August 26, 2009 | Leave a Comment
“The existence of mammary ridges on the embryo concording with ancient synapsids suggests that those ancient animals also had nutrient-supplying ridges on their bodies for which there is no paleontological evidence. On the human embryo, the mammary ridges gradually coalesce and finally resolve into discrete nipples on day 58. This event concords almost exactly with the lowermost Triassic, where the fossils of Cynognathus are found. Discrete mammary glands and a fused secondary palate in the embryo coincide with a fused secondary palate in the fossil record.” (Swan, Lawrence W. (1990) The concordance of ontogeny with phylogeny. Bioscience 40: 380)
Because male humans differentiate from the foundation female at six weeks after conception, might this reflect an ancient emergence of testosterone after estrogen? Might the Pre-Cambrian explosion have had something to do with there being no testosterone to call an end to the party?
“No one, least of all Williams and Kafatos, expect the eventual story to be so simple. But it does seem likely that normal development is controlled by gradually decreasing concentration of a hormone acting primarily at high levels of the regulatory system. This is also an ideal mechanism for the simple and rapid production of heterochronic effects. Any acceleration of adult characters by reduction in the titer of juvenile hormone, or extension of juvenile traits by maintenance of a high titer, represents heterochrony. Since minor alterations in the concentration of a hormone can lead to substantial changes in morphology, heterochrony may play an important role in geographic variation (secretion of juvenile hormone is influenced by temperature and photoperiod, for example), polymorphism (including sex, caste, and phase) and speciation itself.” (Gould, S. J. (1977) Ontogeny and Phylogeny. Cambridge: Belknap Press, pp. 295-6)
Why can’t it be simple? Why not hormones acting at the level of the regulatory system influencing evolution quickly and profoundly? Particularly if those hormone levels are easily influenced by the environment?
“According to this theory [right-shift], the benefits of left hemisphere specialization for speech are induced by a gene (rs+) which impairs right hemisphere function at some sensitive period of cerebral growth. Those carrying one copy of the gene (rs+ -) heterozygotes, about 49% of the population) enjoy the advantages of lateralization of speech to the left hemisphere, with minimal risk to the right hemisphere, while those having two copies (rs+ +) homozygotes, about 32% of the population) risk significant loss of right hemisphere power. Those with no copy of the gene (rs – - homozygotes) are at no risk of hemisphere impairment (right or left), but risk developmental delays of speech and associated language skills due to the inherent difficulty of programming a large brain to serve speech…” (Annett, M. and Manning, M. (1990) Arithmetic and laterality. Neuropsychologia 28 (1): pp. 61-62)
The work of Annett and her colleagues makes clear that there may be a direct connection between Right Shift theory and the cause of autism. There exists a population with a tendency to display no particular handedness. That population produces more maturationally delayed people. Much of the autistic population comes from that group of the maturationally delayed.
“Schacter reported that women exposed in utero to the synthetic estrogen diethylstilbestrol had a handedness distribution on the Edinburgh Handedness Inventory (EHI) that was shifted away from strong right-handedness. Nass et al. found that females with congenital adrenal hyperplasia (CAH), a disorder that results in increased androgen production during gestation, displayed a lesser degree of right-hand preference than unaffected sibling controls on the EHI. However, males with CAH displayed a trend in the opposite direction. More recently, Helleday et al. reported that females with CAH did not differ from controls in either degree of right-hand preference or in dichotic listening asymmetry.” (Moffat, S. D. and Hampson, E. (1996) Salivary testosterone levels in left- and right-handed adults. Neuropsychologia 34 (3): pp. 225)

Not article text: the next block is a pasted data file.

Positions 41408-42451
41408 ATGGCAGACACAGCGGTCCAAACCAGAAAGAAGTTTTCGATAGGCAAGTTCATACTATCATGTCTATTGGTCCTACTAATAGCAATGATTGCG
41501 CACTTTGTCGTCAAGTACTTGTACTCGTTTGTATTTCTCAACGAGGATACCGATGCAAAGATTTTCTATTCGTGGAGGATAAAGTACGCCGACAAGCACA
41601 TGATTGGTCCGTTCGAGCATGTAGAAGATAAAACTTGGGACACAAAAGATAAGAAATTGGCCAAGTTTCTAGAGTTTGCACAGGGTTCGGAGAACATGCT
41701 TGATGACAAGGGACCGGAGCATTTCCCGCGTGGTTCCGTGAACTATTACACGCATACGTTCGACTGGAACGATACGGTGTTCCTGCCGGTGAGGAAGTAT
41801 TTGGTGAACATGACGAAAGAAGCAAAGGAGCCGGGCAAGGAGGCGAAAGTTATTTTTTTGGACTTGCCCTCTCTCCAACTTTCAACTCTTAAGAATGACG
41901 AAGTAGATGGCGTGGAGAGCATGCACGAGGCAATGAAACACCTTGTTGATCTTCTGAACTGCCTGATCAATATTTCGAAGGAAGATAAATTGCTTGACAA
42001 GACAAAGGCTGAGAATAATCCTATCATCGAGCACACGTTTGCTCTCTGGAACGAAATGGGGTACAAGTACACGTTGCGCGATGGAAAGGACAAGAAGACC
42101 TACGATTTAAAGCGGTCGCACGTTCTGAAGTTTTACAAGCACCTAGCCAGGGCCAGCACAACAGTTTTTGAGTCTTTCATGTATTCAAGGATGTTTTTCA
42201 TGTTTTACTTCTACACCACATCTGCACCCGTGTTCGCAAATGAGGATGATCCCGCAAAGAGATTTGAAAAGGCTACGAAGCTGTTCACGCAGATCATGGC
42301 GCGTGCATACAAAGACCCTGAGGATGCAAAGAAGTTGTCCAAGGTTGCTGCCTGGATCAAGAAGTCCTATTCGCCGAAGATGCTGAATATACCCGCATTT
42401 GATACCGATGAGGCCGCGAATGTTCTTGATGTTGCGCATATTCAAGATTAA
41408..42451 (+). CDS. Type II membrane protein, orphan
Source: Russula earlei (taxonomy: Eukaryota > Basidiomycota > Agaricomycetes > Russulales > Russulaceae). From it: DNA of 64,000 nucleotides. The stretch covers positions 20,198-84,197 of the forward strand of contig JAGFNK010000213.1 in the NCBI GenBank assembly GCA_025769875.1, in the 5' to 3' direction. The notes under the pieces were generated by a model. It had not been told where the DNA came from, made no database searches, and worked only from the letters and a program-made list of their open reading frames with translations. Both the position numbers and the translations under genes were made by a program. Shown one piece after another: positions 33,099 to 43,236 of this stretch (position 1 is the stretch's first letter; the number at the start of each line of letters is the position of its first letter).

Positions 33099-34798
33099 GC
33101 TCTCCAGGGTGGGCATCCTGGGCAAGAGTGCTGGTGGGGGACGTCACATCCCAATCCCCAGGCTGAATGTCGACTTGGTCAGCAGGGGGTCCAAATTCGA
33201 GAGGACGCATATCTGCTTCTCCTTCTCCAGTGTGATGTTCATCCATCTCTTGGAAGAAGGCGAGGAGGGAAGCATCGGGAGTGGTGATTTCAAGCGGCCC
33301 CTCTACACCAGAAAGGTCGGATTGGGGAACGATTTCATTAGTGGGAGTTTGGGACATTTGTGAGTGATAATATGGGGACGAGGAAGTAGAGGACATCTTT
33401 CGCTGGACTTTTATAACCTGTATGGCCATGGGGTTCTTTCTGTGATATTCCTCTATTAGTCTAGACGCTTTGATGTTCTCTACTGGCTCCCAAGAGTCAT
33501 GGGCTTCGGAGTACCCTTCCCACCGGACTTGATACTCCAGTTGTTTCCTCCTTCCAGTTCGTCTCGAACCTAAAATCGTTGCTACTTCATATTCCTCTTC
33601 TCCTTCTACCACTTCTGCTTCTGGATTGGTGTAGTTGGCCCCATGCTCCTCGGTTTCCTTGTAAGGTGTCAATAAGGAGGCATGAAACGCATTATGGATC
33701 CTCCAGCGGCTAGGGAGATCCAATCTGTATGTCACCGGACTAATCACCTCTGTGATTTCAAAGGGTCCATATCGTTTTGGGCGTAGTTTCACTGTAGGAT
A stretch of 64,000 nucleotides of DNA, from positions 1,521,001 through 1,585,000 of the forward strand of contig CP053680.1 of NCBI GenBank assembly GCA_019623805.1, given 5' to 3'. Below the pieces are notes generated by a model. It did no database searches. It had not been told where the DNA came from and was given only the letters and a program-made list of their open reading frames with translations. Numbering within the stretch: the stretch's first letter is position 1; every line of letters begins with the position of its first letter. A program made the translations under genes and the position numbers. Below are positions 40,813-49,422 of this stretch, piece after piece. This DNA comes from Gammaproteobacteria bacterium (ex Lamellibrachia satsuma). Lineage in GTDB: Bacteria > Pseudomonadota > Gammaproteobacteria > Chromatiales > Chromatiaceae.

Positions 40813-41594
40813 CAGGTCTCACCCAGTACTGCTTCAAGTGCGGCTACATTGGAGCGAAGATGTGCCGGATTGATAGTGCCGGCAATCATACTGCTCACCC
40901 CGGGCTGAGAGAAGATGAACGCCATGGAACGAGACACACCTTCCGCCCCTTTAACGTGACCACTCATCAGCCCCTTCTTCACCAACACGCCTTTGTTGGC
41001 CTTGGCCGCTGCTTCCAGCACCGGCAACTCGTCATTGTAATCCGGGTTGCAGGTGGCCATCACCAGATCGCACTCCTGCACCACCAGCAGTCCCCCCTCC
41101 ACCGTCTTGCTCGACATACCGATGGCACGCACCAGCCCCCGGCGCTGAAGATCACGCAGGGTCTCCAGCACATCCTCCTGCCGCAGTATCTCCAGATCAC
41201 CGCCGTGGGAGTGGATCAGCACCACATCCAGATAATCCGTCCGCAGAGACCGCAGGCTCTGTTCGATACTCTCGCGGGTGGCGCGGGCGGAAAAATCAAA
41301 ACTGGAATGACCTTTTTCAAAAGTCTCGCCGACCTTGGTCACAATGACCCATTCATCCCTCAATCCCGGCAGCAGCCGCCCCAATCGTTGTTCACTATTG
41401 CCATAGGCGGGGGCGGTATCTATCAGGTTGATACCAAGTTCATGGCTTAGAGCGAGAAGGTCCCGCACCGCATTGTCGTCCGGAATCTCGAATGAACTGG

If sexual hormone levels affect handedness, and if handedness is associated with degrees of cerebral lateralization, with degrees of cerebral lateralization suggesting variations in human evolution with increased lateralization over time, then are hormone levels influencing evolution?
“The finding from these three tests of behavioral laterality suggest that as one side of the brain assumes control of the behavior in these tasks, a smaller CC [corpus callosum] favours increased control by the specialized hemisphere, whereas the larger CC distributes this role more equitably between the two sides. The magnitude of the resulting asymmetry, with better performance for the tasks lateralized to different hemispheres as expected, did not correlate significantly with the CC area. However, the amount of dual task interference was strongly inversely correlated with the CC area in both within-hemisphere (right hand) and between-hemispheres (left hand) conditions. Left hand slowing was significantly higher than in previously reported results, reflecting the increased demands and complexity of the task we used. As the CC area became smaller, the left hand (right hemisphere) performance was more interfered with by the verbal (left hemisphere) activity. This between-hemispheres relationship might reflect activation of systems distributed through the whole cerebrum rather than activation of a single hemisphere with increased task demands.” (Yazgan, M. Y., Wexler, B. E., Kinsbourne, M., Peterson, F., Leckman, J. F. (1995) Functional significance of individual variations in callosal area. Neuropsychologia 33: 775-6)
It seems to me that the corpus callosum is hugely important as regards speech production. A smaller CC may be encouraging speech. Does CC size reflect different degrees of self awareness? How does CC size interface with degrees of cerebral lateralization? For example, in what ways is a person with two cerebral hemispheres the same size with a large CC different from a person that is highly lateralized (right-handed with a far smaller right hemisphere) with a small CC?